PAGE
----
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  US Stock Markets Ended July 23, 2021
Posted Under: Weekly Market Commentary

 
The S&P 500 Index returned 1.97% last week, climbing to an all-time closing high on Friday of 4,411.79. The Dow Jones Industrial Average also set a closing record on Friday, closing over 35,000 for the first time. Equity markets had a rough start to the week on Monday as the S&P 500 Index declined 1.59%, its worst trading day since May 12. Rising COVID-19 cases globally due to the Delta variant increased concerns of future economic growth as energy, financials, and materials were hit the hardest. Oil prices also declined on Monday, losing 7.51% on the economic concerns and OPEC+ agreeing to increase daily supply. By Tuesday's close, the large-cap index had recovered most of Monday's loss and continued its upward trend the remainder of the week as the communications services, information technology, and consumer discretionary sectors led the rally, leaving only utilities and energy to post losses for the week. Crude oil also rallied back from Monday's decline, closing at $72.07 per barrel on Friday, gaining 36 basis points for the week. U.S. initial jobless claims of 419K were much higher than the expected 350K and the previous week's claims of 360K. Biotech company Moderna Inc., known for its mRNA COVID-19 vaccine, was the best performing member of the S&P 500 Index last week, returning 21.79%. The company had several announcements including receiving emergency use authorization in India, in Japan for children 12 to 17 years old, and an authorization recommendation for use in adolescents 12 years and up by the European Medicines Agency. The company had a few analysts raise their price targets last week and was added to the S&P 500 Index on Wednesday. Other top performers included Chipotle Mexican Grill Inc. and HCA Healthcare Inc., returning 17.33% and 13.35% respectively. Both companies announced positive second quarter earnings surprises. Earnings announcements are in full swing and companies expected this week include Apple Inc., Microsoft Corp, Amazon.com Inc., Alphabet Inc., Facebook Inc., Tesla Inc., Visa Inc., and many more.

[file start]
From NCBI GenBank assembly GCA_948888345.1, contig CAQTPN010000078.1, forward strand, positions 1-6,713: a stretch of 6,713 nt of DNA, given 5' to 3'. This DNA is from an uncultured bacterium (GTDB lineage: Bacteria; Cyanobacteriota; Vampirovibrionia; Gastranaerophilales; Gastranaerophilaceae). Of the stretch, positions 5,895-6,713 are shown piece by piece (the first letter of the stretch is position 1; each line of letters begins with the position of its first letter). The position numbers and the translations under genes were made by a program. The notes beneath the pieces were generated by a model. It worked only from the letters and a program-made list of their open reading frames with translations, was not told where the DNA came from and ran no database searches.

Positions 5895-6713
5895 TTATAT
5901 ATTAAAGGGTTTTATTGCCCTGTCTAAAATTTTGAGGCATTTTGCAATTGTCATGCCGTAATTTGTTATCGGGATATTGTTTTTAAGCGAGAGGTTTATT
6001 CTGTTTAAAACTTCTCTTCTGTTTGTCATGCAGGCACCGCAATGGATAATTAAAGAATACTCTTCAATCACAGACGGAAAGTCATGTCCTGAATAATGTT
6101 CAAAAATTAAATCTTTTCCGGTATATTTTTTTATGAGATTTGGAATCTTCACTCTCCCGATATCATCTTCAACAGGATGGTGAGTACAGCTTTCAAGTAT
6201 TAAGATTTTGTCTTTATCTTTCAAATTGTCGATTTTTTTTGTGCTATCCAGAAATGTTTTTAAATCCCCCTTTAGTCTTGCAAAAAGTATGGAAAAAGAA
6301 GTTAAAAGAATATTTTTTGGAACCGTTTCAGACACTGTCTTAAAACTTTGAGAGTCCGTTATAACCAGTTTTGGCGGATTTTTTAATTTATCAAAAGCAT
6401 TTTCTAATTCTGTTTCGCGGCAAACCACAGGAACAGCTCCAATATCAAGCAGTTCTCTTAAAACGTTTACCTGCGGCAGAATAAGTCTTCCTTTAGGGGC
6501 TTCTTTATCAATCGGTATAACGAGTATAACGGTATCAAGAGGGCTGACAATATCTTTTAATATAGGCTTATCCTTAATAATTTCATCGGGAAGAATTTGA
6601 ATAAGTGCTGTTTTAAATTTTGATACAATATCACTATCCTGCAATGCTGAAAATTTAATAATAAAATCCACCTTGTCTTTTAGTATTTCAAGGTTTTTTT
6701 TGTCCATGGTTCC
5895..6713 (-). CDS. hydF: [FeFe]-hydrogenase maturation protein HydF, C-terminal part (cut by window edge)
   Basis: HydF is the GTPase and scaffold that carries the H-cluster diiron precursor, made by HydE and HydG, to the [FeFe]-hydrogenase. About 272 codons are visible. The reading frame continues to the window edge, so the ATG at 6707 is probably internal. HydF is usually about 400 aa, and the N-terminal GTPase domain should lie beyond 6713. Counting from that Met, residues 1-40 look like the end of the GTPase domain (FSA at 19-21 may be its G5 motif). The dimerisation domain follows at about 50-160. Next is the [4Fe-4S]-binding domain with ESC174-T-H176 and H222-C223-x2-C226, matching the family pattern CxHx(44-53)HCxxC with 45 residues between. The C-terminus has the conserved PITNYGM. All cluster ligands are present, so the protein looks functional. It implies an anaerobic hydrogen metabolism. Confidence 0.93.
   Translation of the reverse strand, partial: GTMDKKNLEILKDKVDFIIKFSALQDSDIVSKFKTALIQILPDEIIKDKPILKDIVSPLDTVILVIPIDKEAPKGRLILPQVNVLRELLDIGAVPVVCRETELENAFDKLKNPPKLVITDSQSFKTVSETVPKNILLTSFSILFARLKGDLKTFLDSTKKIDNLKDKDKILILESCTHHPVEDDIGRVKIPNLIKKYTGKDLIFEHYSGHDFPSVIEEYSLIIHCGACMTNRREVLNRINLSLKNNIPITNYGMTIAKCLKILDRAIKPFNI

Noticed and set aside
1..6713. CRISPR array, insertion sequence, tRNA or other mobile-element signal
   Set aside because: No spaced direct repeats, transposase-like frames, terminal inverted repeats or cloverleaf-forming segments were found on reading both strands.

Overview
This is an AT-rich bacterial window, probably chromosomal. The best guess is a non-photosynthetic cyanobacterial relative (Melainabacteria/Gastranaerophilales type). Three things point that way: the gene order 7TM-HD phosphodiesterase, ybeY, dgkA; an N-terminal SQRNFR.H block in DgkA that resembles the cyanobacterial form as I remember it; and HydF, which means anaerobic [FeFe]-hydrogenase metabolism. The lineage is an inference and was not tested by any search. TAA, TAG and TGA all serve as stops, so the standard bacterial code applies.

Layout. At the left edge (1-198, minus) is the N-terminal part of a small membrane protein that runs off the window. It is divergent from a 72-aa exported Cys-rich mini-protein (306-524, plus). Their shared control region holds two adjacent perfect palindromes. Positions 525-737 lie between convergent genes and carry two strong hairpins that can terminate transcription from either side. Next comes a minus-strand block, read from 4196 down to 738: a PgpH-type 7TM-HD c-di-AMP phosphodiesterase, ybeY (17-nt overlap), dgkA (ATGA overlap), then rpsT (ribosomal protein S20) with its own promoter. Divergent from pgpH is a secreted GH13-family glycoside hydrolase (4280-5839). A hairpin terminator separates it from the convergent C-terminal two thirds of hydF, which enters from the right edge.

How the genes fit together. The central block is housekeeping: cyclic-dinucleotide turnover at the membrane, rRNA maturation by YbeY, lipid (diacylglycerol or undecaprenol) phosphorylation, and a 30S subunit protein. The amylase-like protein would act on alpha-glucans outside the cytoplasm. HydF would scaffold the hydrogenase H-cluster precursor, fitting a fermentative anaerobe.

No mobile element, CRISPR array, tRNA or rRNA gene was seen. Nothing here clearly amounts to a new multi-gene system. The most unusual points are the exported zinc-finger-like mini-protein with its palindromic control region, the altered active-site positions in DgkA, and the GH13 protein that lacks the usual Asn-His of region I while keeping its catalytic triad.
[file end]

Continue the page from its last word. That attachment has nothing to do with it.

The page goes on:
Posted on Monday, July 26, 2021 @ 8:22 AM • Post Link Share: 
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  US Economy and Credit Markets Ended July 23, 2021
Posted Under: Weekly Market Commentary

 
Treasury yields were down moderately among medium term bonds but otherwise unchanged as investors weighed the impact of rising COVID-19 cases on the economy. On Monday, yields dropped significantly as the 10-year yield hit its lowest level since February as concern over the Delta variant and the effect it would have on reopening economies caused investors to seek the perceived safety of Treasurys. Yields rebounded moderately on Tuesday and again on Wednesday as investors fears over the Delta variant waned. The decline in Treasury yields for the last week has shown that investors may not believe that inflation is the biggest problem facing the U.S. economy and instead are worried about slowing growth. Even though Federal Reserve officials have signaled that they will hold off raising interest rates until after inflation climbed above their 2% target rate, eroding job growth has shown investors that the economy may not run as fast as anticipated. On Thursday, yields edged lower as initial jobless claims of 419k were higher than analyst expectations of 350k, which gave legitimacy to that concern. Major economic reports (related consensus forecasts, prior data) for the upcoming week include Monday: June New Home Sales (800k, 769k); Tuesday: June Prelim. Durable Goods Orders (2.1%, 2.3%), July Conf. Board Consumer Confidence (124.1, 127.3); Wednesday: July 23 MBA Mortgage Applications (n/a, -4.0%), July Prelim. Wholesale Inventories MoM (1.2%, 1.3%), July 28 FOMC Rate Decision Upper Bound (0.25%, 0.25%); Thursday: July 24 Initial Jobless Claims (380k, 419k), 2Q Advance GDP Annualized QoQ (8.5%, 6.4%); Friday: June Personal Income (-0.5%, -2.0%), June Personal Spending (0.7%, 0.0%), July MNI Chicago PMI (63.0, 66.1), July Final U. of Mich. Sentiment (80.8, 80.8).